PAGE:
Faster Delivery

In addition, our management team has realized that we can't run the most efficient trucking operation. In general, most companies would benefit from outsourcing this service instead of struggling to keep it in-house in an inefficient, vertical integration attempt. Customers would benefit from faster and more reliable delivery service and, yes, their costs would be the same or lower over the long run. With outside trucking you only pay for what you use, and there is absolutely no internal cost, which is of significant benefit when business is slow.

Likewise, other functions can follow the same path. We all need good marketing, but this service costs a lot of money. What do we do? We either attempt to do it ourselves or we hire less than the best. Why not hire a professional for two or four days a month and get a good job done, staying within your budget?

Most of us have competitors that operate profitably at a fourth, half or twice our volume. The reason they are able to do this is because their overhead and capacity numbers fit their market reality. The size of your top line and the number or your employees don't determine profitability. Instead, it's your ability to match overhead and company resources to what you realistically can sell that does.

During good economic times, it's easy to let a little extra overhead creep into one's cost structure with the thought that current momentum will continue. However, when fighting a downturn, it's important to replace addition skills with subtraction.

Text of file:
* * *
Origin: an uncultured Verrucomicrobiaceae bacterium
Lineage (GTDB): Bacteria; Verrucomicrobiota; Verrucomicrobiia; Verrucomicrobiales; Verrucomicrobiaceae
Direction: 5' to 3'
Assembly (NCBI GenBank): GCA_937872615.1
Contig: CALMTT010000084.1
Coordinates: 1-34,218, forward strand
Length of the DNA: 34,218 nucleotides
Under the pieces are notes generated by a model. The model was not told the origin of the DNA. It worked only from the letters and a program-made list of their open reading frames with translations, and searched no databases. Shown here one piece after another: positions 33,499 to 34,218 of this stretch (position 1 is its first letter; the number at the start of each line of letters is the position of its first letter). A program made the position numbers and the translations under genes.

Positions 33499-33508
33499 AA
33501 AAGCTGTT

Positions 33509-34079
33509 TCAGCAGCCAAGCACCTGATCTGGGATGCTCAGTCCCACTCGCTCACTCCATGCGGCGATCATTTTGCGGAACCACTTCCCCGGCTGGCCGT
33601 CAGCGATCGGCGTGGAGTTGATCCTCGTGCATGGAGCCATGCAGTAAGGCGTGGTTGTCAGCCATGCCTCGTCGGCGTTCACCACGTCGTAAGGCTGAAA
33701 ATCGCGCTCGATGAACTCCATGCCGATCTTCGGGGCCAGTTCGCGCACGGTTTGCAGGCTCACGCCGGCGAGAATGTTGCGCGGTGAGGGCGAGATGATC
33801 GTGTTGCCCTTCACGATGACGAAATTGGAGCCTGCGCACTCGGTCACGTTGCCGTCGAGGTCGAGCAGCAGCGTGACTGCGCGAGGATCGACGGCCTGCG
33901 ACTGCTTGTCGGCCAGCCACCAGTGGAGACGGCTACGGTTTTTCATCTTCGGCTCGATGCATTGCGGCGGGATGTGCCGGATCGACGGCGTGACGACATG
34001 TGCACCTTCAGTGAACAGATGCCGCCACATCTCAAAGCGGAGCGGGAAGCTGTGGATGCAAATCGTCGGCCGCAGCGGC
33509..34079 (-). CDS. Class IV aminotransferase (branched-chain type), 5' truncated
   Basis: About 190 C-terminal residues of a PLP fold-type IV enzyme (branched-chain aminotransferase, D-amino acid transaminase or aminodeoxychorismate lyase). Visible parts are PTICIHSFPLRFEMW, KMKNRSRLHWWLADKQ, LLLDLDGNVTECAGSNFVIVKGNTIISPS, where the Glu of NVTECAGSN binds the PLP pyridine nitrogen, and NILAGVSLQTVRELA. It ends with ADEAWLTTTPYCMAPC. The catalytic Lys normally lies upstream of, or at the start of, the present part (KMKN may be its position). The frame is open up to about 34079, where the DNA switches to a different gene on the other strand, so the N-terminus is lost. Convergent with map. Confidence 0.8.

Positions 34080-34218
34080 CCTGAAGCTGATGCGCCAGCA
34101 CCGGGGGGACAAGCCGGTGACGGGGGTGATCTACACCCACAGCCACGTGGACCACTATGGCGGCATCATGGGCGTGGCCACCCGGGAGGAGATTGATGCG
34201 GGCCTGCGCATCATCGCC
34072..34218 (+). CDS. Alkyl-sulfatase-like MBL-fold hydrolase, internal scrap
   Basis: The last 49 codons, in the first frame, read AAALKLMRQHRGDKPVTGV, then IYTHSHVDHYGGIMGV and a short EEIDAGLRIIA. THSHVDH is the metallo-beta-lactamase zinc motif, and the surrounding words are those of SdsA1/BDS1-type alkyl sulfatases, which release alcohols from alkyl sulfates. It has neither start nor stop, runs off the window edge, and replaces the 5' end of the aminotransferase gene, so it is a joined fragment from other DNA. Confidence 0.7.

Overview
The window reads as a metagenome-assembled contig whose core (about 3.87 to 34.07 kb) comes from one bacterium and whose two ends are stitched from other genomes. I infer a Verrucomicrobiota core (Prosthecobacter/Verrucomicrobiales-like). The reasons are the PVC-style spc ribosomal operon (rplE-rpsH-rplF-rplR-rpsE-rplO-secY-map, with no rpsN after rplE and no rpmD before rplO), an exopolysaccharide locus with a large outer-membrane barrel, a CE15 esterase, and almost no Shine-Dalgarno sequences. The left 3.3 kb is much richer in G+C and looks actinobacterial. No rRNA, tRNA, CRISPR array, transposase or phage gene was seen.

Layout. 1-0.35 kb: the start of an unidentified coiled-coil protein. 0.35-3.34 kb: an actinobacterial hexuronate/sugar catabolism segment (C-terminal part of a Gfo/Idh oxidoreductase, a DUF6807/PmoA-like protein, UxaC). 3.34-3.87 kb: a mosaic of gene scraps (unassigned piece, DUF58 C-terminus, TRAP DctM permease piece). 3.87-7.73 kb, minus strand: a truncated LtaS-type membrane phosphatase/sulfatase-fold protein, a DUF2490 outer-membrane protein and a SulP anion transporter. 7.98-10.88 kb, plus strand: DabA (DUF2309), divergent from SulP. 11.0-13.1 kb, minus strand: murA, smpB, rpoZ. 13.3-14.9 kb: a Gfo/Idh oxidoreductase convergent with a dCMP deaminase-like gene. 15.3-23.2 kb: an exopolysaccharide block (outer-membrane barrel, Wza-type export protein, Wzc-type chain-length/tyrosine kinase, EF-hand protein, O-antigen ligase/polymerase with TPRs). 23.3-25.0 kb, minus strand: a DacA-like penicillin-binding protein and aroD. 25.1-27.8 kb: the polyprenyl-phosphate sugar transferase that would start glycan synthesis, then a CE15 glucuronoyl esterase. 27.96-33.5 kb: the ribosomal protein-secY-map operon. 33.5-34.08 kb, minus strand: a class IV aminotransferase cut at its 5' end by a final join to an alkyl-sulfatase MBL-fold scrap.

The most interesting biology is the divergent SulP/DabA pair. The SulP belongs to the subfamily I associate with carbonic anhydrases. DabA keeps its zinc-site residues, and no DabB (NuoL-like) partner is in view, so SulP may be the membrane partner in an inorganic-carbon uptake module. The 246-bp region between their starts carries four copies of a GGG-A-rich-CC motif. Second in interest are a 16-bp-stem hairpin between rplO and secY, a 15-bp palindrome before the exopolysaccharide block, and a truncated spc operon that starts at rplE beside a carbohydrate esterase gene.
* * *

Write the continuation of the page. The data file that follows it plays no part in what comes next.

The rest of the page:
Don't Drop Prices

When operating in a changing environment, the real challenge is not to reduce the price on a job to get the next order, but to adjust capacity—including overhead—to reflect marketplace reality. This is very painful, especially if we must face our own previously poor decisions. Or, worse yet, good human beings who through no fault of their own just aren't contributing enough to the overall effort because we haven't provided work at which they can be productive.

In difficult times, company leaders often view themselves as being failures, yet the irony is that other people are the ones that lose their livelihood. Many of us hope we can somehow weather the storm and come out intact. Sometimes that happens but, in an uncertain future, we perform best if we recognize changing business landscapes as quickly as possible.

The real skill today is determining actual business realities and having the courage to adjust expectations to be in line with that reality. You do not want to cripple yourself for when things do turn around, but you must be able to survive until that time. Then you can safely turn on your company's engines and roar past your previous best performance levels.

One of the great benefits of outsourcing is that the outsourcing function has minimal overhead costs. It's a wonderful preserver of cash because you only pay for that which you buy. Contrast this to internal, non-core production capacity. In this case, companies pay for their ability to produce instead of that which they produce. This is a profound difference that has a significant economic impact, especially when bouncing in the winds of economic turbulence.

For the past decade, much of American business has migrated toward an outsourcing model on the theory that companies should focus on their core competencies and outsource the rest. It's puzzling why some in the graphic arts continue to ignore this widely accepted, profitable course of action.

About the Author

Jack Rickard is the president of Chicago-based Rickard Bindery, and a former president of the Printing Industries of Illinois & Indiana, Binding Industries of America and Graphic Finishing Industries of Illinois. His company's Website is www.rickardbindery.com.